Most mainstream political discourse on health policy in the US today revolves around the Affordable Care Act, better known as “Obamacare.” Liberals praise the bill for expanding healthcare access and conservatives decry the bill as government overreach. But as political partisans squabble, Obama is busy promoting a policy that will use government overreach to deny affordable care to patients in the developing world: The Trans-Pacific Partnership.
The Trans-Pacific Partnership (TPP) is a multilateral international trade agreement. While some refer to these agreements as “free trade” agreements, they do much more than just lift trade barriers. Trade agreements usually expand the scope and power of “intellectual property” (IP). The primary function of IP is to grant IP-holders exclusive production access, thereby preventing competition. For this reason, IP “rights” are better understood as patent and copyright monopolies.
When it comes to medicine, the price increases associated with pharmaceutical patents cost lives. Judit Rius Sanjuan of Doctors Without Borders says, “Policies that restrict competition thwart our ability to improve the lives of millions with affordable, lifesaving treatments.”
Humanitarian groups like Doctors Without Borders rely on generic drugs to treat patients in poor countries. Generic production of drugs has especially helped AIDS patients, dramatically decreasing their medical expenses. Indeed, a Doctors Without Borders report explains that, “About 80 percent of donor funded anti-AIDS drugs and 92 percent of drugs to treat children with AIDS across the developing world comes from generic manufacturers.” Patent monopolies threaten such patients by restricting production of generic drugs.
The Obama administration has proposed provisions to the TPP that would radically expand patent monopolies. For example, proposed TPP provisions would require that governments grant patents for slight modifications of already existing products. This practice, known as “evergreening,” allows pharmaceutical companies to keep monopolies on drugs after their patents would ordinarily expire.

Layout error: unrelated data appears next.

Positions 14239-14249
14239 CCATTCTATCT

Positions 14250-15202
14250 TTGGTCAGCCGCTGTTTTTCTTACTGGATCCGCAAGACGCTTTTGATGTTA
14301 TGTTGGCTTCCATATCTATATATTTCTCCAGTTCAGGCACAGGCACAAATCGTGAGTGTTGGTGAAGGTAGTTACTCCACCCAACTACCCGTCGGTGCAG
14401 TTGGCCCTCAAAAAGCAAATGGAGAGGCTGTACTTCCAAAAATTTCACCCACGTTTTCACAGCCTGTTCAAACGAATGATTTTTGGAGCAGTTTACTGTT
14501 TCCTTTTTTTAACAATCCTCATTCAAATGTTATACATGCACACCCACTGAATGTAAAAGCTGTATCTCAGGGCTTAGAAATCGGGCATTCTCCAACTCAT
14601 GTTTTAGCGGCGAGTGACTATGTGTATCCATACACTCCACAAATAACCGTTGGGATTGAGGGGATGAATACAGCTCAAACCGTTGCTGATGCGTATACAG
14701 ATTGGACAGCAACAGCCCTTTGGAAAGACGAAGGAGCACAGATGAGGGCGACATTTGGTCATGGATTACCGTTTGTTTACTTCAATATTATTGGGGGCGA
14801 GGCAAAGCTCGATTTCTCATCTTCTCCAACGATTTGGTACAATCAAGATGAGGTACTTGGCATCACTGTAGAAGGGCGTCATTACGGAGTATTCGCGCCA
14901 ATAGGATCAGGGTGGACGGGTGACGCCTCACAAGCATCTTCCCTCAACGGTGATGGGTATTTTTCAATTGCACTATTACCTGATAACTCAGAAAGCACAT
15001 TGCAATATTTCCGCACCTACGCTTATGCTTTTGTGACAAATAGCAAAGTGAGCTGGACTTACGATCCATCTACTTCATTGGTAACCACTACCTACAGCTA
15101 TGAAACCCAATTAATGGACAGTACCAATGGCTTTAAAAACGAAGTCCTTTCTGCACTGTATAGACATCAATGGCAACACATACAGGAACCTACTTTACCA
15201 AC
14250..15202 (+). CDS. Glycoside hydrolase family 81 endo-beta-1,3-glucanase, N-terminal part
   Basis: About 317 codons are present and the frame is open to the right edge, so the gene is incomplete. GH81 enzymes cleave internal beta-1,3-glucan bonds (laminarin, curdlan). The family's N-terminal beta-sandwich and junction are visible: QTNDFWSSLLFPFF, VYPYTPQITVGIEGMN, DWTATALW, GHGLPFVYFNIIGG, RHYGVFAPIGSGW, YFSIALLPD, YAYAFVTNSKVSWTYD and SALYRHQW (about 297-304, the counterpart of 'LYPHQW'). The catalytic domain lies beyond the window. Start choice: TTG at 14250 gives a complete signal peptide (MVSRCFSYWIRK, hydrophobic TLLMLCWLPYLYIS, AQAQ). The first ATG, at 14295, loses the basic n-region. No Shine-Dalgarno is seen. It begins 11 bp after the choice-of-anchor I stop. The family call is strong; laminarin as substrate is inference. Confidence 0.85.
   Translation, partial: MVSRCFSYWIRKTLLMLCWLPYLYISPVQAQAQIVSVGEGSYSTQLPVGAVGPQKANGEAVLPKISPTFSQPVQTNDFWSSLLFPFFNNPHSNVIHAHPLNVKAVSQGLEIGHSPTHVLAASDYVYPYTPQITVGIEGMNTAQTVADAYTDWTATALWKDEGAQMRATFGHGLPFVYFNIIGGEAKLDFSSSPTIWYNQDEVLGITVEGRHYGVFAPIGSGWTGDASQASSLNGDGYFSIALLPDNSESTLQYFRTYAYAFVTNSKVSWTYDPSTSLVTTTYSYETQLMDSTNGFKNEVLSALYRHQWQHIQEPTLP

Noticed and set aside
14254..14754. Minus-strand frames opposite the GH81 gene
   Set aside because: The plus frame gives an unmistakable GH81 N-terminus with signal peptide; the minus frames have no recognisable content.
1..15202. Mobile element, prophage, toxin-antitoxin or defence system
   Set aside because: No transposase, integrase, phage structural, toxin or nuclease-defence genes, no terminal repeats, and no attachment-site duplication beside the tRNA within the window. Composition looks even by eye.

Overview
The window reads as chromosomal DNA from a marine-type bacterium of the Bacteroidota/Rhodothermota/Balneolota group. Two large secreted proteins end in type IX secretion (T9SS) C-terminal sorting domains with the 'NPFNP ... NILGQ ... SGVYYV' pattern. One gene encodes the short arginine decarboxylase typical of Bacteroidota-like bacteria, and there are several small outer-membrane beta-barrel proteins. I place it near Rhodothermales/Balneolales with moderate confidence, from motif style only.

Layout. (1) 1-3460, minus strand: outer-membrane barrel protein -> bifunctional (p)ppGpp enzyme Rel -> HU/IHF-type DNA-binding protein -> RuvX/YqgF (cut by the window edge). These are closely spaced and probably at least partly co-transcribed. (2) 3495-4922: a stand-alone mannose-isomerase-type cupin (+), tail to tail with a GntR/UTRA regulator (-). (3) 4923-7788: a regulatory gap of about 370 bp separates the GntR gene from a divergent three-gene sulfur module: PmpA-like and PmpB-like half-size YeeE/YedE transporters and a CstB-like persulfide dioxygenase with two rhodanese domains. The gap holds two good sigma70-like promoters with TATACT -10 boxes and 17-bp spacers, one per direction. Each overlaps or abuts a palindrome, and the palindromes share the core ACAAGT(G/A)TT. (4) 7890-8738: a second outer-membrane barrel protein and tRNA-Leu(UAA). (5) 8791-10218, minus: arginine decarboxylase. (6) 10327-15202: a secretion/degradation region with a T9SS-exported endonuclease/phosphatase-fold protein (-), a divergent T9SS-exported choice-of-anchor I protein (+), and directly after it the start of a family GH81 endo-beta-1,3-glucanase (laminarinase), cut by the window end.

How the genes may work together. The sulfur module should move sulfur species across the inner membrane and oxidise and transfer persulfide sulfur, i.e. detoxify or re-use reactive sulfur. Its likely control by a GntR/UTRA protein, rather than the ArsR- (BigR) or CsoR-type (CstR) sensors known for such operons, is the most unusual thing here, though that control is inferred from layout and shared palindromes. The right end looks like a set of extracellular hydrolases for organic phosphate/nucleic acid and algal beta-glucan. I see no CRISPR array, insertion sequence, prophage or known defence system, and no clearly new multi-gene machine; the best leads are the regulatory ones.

The IP section of the TPP proposed by the US would grant participating countries new powers to stall medical shipments in customs. Customs agents would be permitted to seize drugs deemed “confusingly similar” to trademarked products. Similar policies exist in Europe, allowing us to see how such customs operations work out in practice.
In a 2008 case, Dutch customs officials seized AIDS medications on their way from India to Nigeria. The non-profit Clinton Foundation had purchased the medication with help from UNITAID, an arm of the World Health Organization. According to the Financial Times, the seizure put the lives of “dozens” of patients at risk.
Such provisions seem to fly in the face of Obama’s stated commitment to “affordable care.” In fact, when it comes to international medical access, Judit Rius Sanjuan says, “Bush was better than Obama on this.”
But the central thrust of these policies doesn’t change much from administration to administration. Under the banner of “free trade,” politicians promote agreements that restrict trade and competition, all to bolster corporate profits. It’s tempting to laugh at just how Orwellian it is to call these anti-competitive policies “free trade.”
But it’s hard to laugh when the state threatens medical access for patients throughout the developing world.